Finding a lawyer to be as easy as buying baked beans
New rules on the provision of legal services mean that we'll all soon have much greater choice when expert advice is needed.
The way we use lawyers is set to be revolutionised later this year when the Legal Services Act (LSA) comes into effect. You might not realise it yet, but this really is good news.
When most of us need a lawyer, it seems that our method of choosing one is not altogether scientific – in fact we don't really have a clue how to find a good one – and surveys of the legal sector have consistently shown that we find lawyers unapproachable and not particularly customer focused.
Not much better than a used car salesman
One survey last year put lawyers just above used car salesmen in the eyes of consumers.
The days of sticking a pin in the Yellow Pages however, and hoping for the best when we're selling our house, want to discuss making a Will, or need to make a claim should hopefully be consigned to history when the new provisions are introduced in two months' time.
The “Tesco Law”
When the LSA was being debated in Parliament, one minister argued that buying legal services should be as easy as buying a can of baked beans – and the nickname Tesco Law was born.
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Finding a decent lawyer might not become quite as easy as picking up a tin of Heinz, but the new system will do a great deal to increase choice and competitiveness.
At present only lawyers are allowed to provide legal services to the public. Come October, any company that passes a “fit and proper” test will be allowed to do so.
Big named brands
The UK legal market is worth around £20bn annually so it’s no great surprise that many big name brands have started to explore ways they can get a slice of this lucrative market.
The Co Op bank has already started a pilot scheme in Bristol offering free legal advice to customers, while the AA, Saga and Halifax have all expressed interest in setting up their own law shops. It remains to be seen whether legal customers will be prepared to entrust life changing transactions such as a divorce or a house purchase to advisors operating in a less regulated marketplace.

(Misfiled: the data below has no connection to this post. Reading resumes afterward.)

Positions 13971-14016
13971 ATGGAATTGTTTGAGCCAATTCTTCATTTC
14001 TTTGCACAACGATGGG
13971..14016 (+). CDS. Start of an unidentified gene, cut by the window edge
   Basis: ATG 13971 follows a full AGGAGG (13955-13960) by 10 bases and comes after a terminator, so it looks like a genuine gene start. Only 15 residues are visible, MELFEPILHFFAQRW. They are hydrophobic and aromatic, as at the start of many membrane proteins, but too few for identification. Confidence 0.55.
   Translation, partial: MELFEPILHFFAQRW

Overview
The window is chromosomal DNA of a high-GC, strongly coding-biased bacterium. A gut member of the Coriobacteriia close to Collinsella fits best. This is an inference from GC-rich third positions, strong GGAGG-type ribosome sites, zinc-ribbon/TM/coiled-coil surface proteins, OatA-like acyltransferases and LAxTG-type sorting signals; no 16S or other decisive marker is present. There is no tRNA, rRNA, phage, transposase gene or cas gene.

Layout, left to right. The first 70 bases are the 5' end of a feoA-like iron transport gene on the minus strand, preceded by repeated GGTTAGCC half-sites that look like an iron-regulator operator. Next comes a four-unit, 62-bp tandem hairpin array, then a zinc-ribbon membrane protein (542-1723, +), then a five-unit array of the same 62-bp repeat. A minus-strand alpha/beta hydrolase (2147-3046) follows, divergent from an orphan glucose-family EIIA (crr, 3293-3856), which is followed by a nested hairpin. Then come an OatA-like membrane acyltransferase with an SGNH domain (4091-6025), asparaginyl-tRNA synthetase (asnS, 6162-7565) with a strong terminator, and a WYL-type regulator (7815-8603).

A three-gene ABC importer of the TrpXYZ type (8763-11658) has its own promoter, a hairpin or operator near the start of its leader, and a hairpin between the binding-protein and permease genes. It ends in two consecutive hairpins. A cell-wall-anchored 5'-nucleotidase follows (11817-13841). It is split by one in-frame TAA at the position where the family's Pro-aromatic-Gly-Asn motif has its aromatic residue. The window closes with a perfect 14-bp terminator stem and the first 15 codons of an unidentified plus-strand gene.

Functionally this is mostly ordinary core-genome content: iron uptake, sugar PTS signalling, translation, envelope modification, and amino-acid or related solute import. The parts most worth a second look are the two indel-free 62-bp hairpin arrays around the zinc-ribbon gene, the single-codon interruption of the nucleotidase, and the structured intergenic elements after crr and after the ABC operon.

Many may choose to continue to use the traditional high street lawyer. But that marketplace is set to change too.
One national grouping of lawyers, Quality Solicitors, is now promoting its brand with a high profile TV advertising campaign and a distinctive, colourful makeover of its 170 branches.
In the clearest indication yet of how the LSA is set to transform the high street, Quality Solicitors has just signed a deal with WH Smith that will see the opening in August of “legal access points” at 150 WH Smith stores throughout the country – increasing to 500 over the coming months.
In a clear distancing from the perception of some high street solicitors, Quality Solicitors says on its website that its lawyers aren’t “stuffy” or “intimidating”.
Traditional high street solicitors, not noted for their slick marketing techniques are understandably nervous about the moves. By October however, it’s clear they will have to up their game considerably if they are to survive in the new environment.
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The legal lottery
For many, the need for a lawyer arises at a time of extreme stress in their lives – divorce, death in the family and personal injury are some of the reasons why we have to consult solicitors.
This means that we don’t always exercise the care required when taking the important step of appointing a legal advisor. But the increasing complexity of the law means it's crucial to do proper research and go to a lawyer who's a specialist in a particular area.
You wouldn't go to a heart surgeon to have your hip replaced. Why go to a tax lawyer when you've been discriminated against at work? The transparency that will result from the more flexible LSA environment means it should be easier to find a lawyer equipped to deal with a specific problem.
Incredibly 77% of people who employ a solicitor do so without shopping around to compare prices. In these austere times, it’s hard to imagine us adopting the same attitude to the purchase of any other type of professional service.
But the anticipation of the increased competitiveness to be brought by the LSA has seen the emergence of a slew of legal price comparison websites. From now on there’s simply no excuse not to get a good deal when using a solicitor.
Price guidance, areas of expertise of individual solicitors and feedback are now available on sites like wigster.com, lawcomparison.co.uk and CompareLegalCosts.com. Who would have thought it? Legal advice at the click of a mouse.